Securities and Exchange Commission chairperson Christopher Cox late on Tuesday announced a probe into how his financial regulatory body failed to detect an alleged $50-billion fraud scheme that Bernard Madoff is accused of running despite a decade of warning signs.
Madoff (70) was arrested on Thursday and allegedly confessed to the scam, which collapsed after clients asked for their money back due to the global financial crisis.
US authorities allege that Madoff secretly used money from new investors to pay interest to other investors, in a fraud known as a Ponzi or pyramid scheme. The collapse has shaken financial institutions worldwide and hit big-name investors.
The Securities and Exchange Commission “has learned that credible and specific allegations regarding Mr Madoff’s financial wrongdoing, going back to at least 1999, were repeatedly brought to the attention of SEC staff, but were never recommended to the Commission for action”, Cox said in a statement.
“I am gravely concerned by the apparent multiple failures over at least a decade to thoroughly investigate these allegations,” Cox said.
“A consequence of the failure to seek a formal order of investigation from the commission is that subpoena power was not used to obtain information,” Cox said, “but rather staff relied upon information voluntarily produced by Mr. Madoff and his firm”.
Spain’s stock market regulator said investment funds there had direct exposure of €106,9-million, a day after Spain’s biggest bank Santander announced potential losses of more than three billion dollars from Madoff Investment Securities.
British investment consultants PIRC noted that many of those hit were professional investors.
“We therefore might also ask what financial institutions actually do for their management fee if being able to spot, and avoid, a pyramid scheme isn’t part of the service?”
Jean-Pierre Jouyet, France’s former European affairs minister who this week took over at France’s financial markets watchdog, the AMF, said: “For the fourth time, American regulation is in question.”
He cited three previous crises: the 1998 collapse of US hedge fund managers LTCM; the 2001 false-accounting scandal involving energy giant Enron; and the collapse in September of the Lehman Brothers bank.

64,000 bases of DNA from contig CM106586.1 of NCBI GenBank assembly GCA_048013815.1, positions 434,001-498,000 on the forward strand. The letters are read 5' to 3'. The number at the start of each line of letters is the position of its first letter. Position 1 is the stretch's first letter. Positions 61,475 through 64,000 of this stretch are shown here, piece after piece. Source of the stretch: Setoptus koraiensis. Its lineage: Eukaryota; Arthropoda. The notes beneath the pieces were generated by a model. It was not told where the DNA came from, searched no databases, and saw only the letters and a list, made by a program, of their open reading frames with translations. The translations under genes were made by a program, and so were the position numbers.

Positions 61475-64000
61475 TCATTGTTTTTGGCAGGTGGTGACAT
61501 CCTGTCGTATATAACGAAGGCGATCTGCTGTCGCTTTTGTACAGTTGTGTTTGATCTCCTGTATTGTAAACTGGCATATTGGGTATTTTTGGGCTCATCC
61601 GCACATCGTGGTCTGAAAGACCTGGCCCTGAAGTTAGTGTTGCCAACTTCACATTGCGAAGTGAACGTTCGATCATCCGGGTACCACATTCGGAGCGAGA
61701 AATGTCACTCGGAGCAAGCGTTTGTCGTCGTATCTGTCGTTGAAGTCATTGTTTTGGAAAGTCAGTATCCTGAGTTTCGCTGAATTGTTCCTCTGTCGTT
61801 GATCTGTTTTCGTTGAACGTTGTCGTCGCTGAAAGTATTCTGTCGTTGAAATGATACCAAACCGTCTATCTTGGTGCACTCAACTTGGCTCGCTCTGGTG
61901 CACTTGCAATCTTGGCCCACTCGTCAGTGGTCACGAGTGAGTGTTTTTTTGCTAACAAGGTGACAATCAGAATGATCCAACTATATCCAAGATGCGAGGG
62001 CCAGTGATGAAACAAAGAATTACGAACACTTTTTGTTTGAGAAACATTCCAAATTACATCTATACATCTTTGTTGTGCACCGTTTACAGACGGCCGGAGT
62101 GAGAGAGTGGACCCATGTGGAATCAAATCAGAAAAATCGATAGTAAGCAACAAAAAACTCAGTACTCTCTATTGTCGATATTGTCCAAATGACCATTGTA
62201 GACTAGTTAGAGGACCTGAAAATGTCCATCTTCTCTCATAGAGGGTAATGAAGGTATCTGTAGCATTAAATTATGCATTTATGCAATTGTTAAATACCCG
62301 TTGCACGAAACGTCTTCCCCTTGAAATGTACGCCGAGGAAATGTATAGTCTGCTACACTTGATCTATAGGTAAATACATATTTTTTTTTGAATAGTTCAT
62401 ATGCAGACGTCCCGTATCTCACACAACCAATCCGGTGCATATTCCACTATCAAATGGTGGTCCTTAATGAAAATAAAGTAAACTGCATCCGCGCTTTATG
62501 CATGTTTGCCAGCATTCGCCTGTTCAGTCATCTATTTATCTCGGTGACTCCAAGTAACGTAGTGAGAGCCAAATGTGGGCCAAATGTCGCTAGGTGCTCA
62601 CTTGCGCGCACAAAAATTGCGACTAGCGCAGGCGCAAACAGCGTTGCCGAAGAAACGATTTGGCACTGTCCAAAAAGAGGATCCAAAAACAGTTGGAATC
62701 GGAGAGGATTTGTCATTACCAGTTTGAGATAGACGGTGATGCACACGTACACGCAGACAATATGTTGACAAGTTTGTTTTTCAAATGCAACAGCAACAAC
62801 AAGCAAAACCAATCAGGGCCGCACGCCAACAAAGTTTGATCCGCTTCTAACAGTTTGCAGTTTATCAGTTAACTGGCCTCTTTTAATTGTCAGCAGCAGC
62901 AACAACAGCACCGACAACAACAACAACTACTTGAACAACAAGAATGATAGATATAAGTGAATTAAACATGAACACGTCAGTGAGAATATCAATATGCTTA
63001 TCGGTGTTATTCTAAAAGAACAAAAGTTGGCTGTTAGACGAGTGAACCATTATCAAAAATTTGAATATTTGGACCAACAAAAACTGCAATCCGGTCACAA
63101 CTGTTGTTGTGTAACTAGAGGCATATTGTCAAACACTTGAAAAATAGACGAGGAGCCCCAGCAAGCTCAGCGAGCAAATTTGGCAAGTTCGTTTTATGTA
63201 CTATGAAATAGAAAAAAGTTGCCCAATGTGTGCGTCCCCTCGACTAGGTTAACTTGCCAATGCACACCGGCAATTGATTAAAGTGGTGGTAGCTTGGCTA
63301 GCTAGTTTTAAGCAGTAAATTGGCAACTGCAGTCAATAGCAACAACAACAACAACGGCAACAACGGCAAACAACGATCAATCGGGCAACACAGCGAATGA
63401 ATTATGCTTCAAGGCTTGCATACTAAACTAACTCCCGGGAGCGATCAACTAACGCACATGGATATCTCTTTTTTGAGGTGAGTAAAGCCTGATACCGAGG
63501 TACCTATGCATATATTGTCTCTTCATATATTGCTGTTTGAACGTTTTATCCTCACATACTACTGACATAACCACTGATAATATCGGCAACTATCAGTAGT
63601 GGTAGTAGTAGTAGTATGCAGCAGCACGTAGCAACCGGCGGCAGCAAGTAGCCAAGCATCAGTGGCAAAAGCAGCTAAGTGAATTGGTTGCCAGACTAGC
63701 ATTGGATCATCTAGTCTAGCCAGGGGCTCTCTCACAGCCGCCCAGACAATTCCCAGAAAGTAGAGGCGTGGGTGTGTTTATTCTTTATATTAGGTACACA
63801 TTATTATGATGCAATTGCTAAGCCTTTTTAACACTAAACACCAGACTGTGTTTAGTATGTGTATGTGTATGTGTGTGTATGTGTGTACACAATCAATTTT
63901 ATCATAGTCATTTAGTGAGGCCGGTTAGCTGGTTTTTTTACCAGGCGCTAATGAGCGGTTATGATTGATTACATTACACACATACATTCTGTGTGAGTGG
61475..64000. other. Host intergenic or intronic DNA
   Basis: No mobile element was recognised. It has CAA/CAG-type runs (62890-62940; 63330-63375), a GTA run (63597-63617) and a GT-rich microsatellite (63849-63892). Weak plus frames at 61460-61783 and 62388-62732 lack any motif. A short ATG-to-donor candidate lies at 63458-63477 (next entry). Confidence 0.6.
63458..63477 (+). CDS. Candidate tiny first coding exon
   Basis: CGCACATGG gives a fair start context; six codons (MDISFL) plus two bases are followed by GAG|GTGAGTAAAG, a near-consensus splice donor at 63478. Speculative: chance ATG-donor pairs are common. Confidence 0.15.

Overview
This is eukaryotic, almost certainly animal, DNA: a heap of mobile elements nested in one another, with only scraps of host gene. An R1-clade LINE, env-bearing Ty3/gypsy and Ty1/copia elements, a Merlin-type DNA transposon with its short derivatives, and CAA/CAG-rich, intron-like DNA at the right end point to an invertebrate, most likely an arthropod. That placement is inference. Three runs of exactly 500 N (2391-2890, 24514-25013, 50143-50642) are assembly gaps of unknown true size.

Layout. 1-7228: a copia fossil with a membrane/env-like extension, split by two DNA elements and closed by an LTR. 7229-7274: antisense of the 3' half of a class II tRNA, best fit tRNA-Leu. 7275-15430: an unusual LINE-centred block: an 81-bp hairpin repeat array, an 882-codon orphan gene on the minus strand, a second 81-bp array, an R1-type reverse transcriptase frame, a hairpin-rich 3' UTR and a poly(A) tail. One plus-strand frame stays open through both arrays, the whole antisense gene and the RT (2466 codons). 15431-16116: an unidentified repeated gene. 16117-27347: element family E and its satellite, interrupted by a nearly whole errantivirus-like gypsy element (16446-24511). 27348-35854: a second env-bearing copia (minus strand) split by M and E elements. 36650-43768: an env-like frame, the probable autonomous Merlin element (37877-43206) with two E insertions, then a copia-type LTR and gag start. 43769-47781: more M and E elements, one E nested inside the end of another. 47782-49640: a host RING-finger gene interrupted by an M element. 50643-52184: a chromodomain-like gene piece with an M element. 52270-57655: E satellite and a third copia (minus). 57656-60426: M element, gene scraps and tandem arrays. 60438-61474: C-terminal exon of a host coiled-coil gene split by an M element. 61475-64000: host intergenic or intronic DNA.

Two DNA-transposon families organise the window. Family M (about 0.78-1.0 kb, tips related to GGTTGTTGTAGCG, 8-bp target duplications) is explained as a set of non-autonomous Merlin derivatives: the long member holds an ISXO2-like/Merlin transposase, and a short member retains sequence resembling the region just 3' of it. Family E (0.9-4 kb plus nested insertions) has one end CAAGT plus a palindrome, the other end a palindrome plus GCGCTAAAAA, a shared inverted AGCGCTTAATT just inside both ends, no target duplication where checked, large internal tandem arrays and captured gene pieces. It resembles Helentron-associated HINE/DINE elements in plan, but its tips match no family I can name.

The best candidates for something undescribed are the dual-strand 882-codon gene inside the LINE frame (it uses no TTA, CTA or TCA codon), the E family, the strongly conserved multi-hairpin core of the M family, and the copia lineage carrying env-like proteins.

Japanese financial firms joined the growing list of those caught up in the scandal. The Aozora Bank said its exposure might amount to ¥12,4-billion ($137-million).
Nipponkoa Insurance and Mitsui Sumitomo Insurance and Daiwa Securities Group put their losses at several hundred million yen — relatively small sums compared to those already announced elsewhere.
Private Austrian bank Medici said it had exposure of $2,1-billion via two of its investment funds, but that the exposure did not threaten its survival.
Other big losers in the scheme included Dutch bank Fortis, which announced exposure of at least $1,2-billion, and Britain’s HSBC at $1-billion. A string of other European banks have announced exposure of up to hundreds of millions of dollars.
In Germany, Deutsche Bank, Postbank and the German federation of public banks VOeB all told AFP they had no exposure to the scheme.
Germany’s second biggest bank, Commerzbank, declined to comment.
Swiss insurance group Zurich Financial Services said it had no exposure, Swiss Re said it had indirectly invested less than three million dollars. Swiss Life did not give a response.
Madoff is free on a $10-million bond, but will be in court on Tuesday to establish whether he has met bail conditions set after his arrest last week.
Cox said he has “directed a full and immediate review of the past allegations regarding Mr Madoff and his firm and the reasons they were
not found credible, to be led by the SEC’s Inspector General”.
The SEC probe will also “include all staff contact and relationships with the Madoff family and firm, and their impact, if any, on decisions by staff regarding the firm,” Cox said.
Even the charitable Wunderkinder Foundation of Oscar-winning filmmaker Steven Spielberg fell victim to the mammoth fraud and suffered losses, according to the Wall Street Journal.
Citing people familiar with the case, the newspaper said about 70% of the dividend income and interest for the foundation had been handled by Madoff’s securities firm, but it was not known if Spielberg had also invested any of his personal fortune.
The US Securities Investor Protection Corporation (SIPC), which provides a Congress-authorised special reserve fund to help investors at failed brokerage firms, said on Monday it was liquidating the Madoff company. – AFP